Throughout his 21-year Major League career, Ken Griffey Jr. has feasted off a robust buffet of flat cheddar, ripe fastballs and hanging curveballs that dangle like grapes on a vine.
But now, Griffey’s hall-of-fame career is coming under fire this season as the Seattle Mariner designated hitter attempts to slice the 30-home run deficit between him and Willie Mays for fourth on the all-time list.
For much of his career, Griffey has ducked any allegations of using performance-enhancing supplements — perhaps due to his ability to captivate us with a sinuous swing, dimple-face charm and ‘go-get-‘em, slugger!’ mantra.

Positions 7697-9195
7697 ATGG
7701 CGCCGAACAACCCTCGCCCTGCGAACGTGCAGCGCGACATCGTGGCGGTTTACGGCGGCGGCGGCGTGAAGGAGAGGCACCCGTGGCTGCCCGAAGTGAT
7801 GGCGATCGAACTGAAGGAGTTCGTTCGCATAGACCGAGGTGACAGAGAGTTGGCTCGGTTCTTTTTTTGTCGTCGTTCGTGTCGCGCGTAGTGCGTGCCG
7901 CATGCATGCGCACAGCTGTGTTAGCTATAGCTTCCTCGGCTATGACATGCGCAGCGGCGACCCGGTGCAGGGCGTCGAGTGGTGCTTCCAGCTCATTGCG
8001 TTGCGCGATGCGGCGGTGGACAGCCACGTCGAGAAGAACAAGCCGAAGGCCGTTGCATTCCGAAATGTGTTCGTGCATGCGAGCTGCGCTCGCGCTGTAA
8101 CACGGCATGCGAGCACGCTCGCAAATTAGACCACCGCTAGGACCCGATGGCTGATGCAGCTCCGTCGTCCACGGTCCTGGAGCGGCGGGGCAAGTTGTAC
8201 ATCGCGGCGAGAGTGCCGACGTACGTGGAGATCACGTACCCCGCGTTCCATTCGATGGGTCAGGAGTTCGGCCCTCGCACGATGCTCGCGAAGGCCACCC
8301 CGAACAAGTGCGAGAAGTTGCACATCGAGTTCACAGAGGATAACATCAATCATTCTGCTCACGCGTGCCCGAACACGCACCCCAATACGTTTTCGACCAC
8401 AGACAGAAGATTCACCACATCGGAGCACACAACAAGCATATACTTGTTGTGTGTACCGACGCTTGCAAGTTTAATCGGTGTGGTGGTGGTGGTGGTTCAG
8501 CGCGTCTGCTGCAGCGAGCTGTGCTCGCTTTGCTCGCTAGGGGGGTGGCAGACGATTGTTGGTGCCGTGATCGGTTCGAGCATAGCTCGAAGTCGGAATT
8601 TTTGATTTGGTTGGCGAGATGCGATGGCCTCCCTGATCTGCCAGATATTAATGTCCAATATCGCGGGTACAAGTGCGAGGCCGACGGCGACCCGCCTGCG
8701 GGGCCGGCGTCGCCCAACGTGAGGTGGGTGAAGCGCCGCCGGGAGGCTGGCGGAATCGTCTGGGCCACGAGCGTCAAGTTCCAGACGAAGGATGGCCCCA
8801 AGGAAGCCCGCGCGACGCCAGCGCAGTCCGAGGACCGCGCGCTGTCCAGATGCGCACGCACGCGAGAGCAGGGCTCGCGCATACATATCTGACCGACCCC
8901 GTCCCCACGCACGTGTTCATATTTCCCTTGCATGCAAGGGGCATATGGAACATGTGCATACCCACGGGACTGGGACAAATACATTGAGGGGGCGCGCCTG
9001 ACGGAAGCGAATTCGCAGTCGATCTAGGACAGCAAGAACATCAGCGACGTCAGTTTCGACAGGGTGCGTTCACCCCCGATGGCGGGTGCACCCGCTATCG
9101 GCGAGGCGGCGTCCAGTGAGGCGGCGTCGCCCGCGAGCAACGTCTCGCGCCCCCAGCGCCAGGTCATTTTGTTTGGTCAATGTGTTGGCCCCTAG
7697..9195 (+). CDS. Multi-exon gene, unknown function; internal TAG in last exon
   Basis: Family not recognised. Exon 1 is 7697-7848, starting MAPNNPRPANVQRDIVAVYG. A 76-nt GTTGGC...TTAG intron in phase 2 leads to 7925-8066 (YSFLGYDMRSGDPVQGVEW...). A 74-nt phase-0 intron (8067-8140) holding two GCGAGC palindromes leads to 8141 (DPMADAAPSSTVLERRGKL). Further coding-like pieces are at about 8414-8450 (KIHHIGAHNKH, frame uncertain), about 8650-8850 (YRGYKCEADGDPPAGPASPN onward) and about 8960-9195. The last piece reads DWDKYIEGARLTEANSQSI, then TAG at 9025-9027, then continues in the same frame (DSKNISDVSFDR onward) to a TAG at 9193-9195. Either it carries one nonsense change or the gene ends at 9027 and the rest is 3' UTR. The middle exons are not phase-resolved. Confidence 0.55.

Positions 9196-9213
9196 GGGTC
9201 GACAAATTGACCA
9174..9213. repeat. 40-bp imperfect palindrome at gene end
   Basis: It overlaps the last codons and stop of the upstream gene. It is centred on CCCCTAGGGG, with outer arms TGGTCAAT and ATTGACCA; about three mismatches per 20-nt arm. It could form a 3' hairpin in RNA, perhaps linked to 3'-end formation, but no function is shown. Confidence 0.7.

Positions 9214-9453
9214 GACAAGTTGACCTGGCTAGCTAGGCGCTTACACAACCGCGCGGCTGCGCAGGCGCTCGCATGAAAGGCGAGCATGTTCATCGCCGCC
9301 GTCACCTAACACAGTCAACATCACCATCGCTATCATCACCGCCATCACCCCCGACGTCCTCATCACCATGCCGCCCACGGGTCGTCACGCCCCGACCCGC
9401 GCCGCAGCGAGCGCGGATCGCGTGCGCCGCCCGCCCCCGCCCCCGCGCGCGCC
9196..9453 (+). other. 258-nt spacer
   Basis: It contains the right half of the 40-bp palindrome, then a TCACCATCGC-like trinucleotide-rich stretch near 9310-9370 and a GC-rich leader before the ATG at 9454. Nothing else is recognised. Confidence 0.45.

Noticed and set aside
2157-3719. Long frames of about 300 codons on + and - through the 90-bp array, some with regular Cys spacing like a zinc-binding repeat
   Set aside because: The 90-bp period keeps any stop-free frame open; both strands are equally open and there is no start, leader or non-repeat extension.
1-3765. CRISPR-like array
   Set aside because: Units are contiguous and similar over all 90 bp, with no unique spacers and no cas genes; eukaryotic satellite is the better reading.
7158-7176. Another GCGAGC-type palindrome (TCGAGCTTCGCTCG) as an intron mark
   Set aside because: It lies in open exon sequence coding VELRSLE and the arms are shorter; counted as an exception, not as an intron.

Conspiracy theorists are now pointing to growing evidence — mostly in the area where his six-pack abs used to be — that Griffey Jr. may not be as pure as once believed.
These critics base their supposition of his recent girth not at Griffey’s love of supper, rather on a theory called the “Barry Bonds Formula,” in which a once scrawny speedster cocoons into a behemoth of a slugger.
You be the judge:
Griffey — who’s packed on 30 pounds since entering the Majors tipping the scales at 200 pounds — declined to address the allegations, but did say that he spent the off-season working out with fitness guru and hitting Yoda Tony Gwynn.